Day 1 :
EL OUARTI IMANE
Mohammed V University Rabat, Morocco
Keynote: Risk assessment of apical periodontitis in endodontically treated teeth: a cross-sectional study
El OUARTI IMANE: Assistant professor achieved post-doctoral studies and obtained specialist grade in conservative dentistry, Certificate of Higher education in Biomaterials from Bordeaux University, and Certificate of Higher education in Conservative dentistry from Bordeaux University.
Apical periodontitis represents inflammation and destruction of the periradicular tissues occurring in response to the presence of microorganisms and their irritants within the root canal system. The ultimate goal of endodontic treatment is then to eliminate or at least reduce the microbial load within the root canal system. Even though, apical periodontitis may persist following root canal treatment. The present study aimed at investigating risk factors associated to apical periodontitis in endodontically treated teeth.
A total of 358 endodontically treated teeth were evaluated after a 1-year period in a Moroccan population according to predetermined criteria. Studied parameters were assessed clinically and radiographically. The association between coronal restoration quality, cavity design, periodontal status, root canal filling quality, coronal restoration related features, presence or absence of the opposing dentition and the periapical status was determined. Data were analyzed using chi-square test, odds ratio and logistic regression.
The present study revealed that gingival health, coronal restoration with CL II cavity design, and root canal filling quality influenced periapical status of endodontically treated teeth. This association was statistically significant for gingival disease (95% IC: 1.08-3.91, OR: 2.05, p=0.02), inadequate coronal restoration (95%IC: 1.16-4.04, OR: 2.16, p: 0.01), and inadequate root canal filling (95%IC: 4.86-27.99, OR: 11.6, P<0.001) respectively. Prevalence of apical periodontitis in the studied endodontically treated teeth was 72.1%.
The present study revealed that inadequate coronal restorations especially with large proximal margins (CL II cavity design) and gingival disease increased the risk of AP in endodontically treated teeth. Under filled or over filled root canals, canal fillings with low density and inadequate conicity were more associated with AP than inadequate coronal restorations, and when the root canal filling was inadequate the coronal seal did not prevent AP in endodontically treated teeth.
Mohammed V University Rabat, Morocco
Keynote: Giant complex odontom of mandible: A spectacular case report
N.AKERZOUL is working in Faculty of Dentistry as Oral Surgery Fellow in the Department Of Oral Surgery as C.C.D.T in Mohammed V University in Rabat, Morocco
Odontomas are considered as benign tumors of odontogenic tissue origin and are more over non-aggressive. They can also becategorized as hamartomas and are a result of developmental malformation of odontogenic tissues. As the name suggests, they are composed of mature tooth substances. They possess limited and slow growth potential and are well differentiated. They can be ectodermal, mesodermal or mixed in origin. Mixed variety may be further divided into compound or complex depending upon theirradio-graphical resemblance to the tooth. Compound odontomes are reported to be twice more common than complex odontomes.Among them, complex odontomes are asymptomatic unless they cause bony expansion of the jaws.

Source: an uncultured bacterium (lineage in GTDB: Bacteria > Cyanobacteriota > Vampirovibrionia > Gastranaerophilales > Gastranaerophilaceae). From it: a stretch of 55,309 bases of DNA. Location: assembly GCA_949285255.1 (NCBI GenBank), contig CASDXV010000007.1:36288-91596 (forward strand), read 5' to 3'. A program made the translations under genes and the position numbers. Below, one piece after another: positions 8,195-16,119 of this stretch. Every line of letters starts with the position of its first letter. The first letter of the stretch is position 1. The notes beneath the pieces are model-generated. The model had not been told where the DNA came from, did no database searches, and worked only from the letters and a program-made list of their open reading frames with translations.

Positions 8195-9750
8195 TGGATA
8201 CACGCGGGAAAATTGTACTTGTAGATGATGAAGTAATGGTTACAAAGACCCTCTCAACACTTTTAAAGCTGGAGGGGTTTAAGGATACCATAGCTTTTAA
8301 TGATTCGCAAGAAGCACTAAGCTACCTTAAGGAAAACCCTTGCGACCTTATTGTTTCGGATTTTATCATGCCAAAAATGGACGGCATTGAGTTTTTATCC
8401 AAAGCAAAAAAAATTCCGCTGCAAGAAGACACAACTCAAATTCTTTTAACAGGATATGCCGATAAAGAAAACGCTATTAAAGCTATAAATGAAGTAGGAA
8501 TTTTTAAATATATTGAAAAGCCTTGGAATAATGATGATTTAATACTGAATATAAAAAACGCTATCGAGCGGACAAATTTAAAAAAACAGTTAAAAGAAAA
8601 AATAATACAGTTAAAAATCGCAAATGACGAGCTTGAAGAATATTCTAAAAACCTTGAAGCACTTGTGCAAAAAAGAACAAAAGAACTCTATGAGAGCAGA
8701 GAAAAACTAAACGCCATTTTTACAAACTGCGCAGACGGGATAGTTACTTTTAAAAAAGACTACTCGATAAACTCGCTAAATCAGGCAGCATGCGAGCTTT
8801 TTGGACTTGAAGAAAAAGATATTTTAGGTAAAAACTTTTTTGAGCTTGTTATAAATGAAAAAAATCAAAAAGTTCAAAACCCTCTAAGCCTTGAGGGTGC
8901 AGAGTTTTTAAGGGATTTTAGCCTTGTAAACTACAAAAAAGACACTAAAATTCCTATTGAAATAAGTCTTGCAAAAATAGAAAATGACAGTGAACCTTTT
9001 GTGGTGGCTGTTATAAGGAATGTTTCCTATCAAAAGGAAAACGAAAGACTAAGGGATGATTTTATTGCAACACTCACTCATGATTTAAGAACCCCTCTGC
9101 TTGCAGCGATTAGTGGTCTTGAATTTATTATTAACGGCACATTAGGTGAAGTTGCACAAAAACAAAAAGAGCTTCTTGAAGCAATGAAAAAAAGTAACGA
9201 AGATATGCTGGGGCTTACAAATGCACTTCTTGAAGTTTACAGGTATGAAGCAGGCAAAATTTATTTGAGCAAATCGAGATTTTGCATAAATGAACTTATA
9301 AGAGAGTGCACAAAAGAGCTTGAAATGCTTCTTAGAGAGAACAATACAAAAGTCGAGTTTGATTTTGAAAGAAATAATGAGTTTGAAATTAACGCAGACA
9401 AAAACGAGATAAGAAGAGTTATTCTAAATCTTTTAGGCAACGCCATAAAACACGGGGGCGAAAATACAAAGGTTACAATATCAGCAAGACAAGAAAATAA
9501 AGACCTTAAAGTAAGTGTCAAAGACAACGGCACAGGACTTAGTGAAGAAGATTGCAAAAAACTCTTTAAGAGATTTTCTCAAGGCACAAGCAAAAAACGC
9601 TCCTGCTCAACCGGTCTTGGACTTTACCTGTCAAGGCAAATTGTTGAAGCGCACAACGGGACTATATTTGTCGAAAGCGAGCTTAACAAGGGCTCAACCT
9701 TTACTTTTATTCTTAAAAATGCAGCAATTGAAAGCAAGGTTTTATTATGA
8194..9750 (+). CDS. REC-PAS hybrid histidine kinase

This paper aims to report and discuss a case of complex odontoma with unusually large size leading to gross facial asymmetry.Further this paper will highlight the important information the general dental practitioner must possess to diagnose such lesions at anearly stage.
Odontomas are benign odontogenic tumors with unusually large size leading to gross facial asymmetry. The general dental practitioners must possess the knowledge and important information to diagnose such lesions at an early stage.
Glasgow Dental Hospital and School
Keynote: Green tooth discolouration as a result of biliary atrasia: A Case Report
Sarah has been a qualified dentist since 2017 and has been working Maxillofacial Surgery from 2018-2019 and the on to Research and Restorative Densitry since 2019 until present.
Tooth discolouration is a problem that occurs in many children and adults, resulting in lower self confidence and often leading to patients actively seeking treatment in an attempt to improve their dental appearance. Discolouration of the dentition is multifactorial and can be extrinsic and intrinsic in nature. Extrinsic causes are due to the build up of stains from the external environment building upon the teeth while intrinsic causes affect the internal dental structures, causing discolouration from within via absorption of pigment. Intrinsic green discolouration as a result of infant biliary atrasia will be considered in this case report, along with treatment planning and subsequent management.
Patient MM attended Glasgow Dental Hospital when she was initialy six years old following a referral regarding ‘green staining of all their teeth’, which she was becoming aware of. The patient attended with her mum who had reported noticing green discolouration on the patients primary and permanent dentition. The patient was no experiencing pain or sensitivity
She was born at 36 weeks and suffered neonatal jaundice and was diagnosed with biliary atrasia. She had a successful live rtransplant when she was three. She was the youngest of three children, neither of whom had been diagnosed with this condition as neonates. Her medication lists consisted of Tacrolimus (immunosuppressant) , prednisolone (steroid) and mycophenolate mofetil (immunosuppressant).
This report looks at the patient’s dental appearance, treatment options carried out, including failed bell glass veneers and then proceeding to vital bleaching and reconsideration of veneer replacement.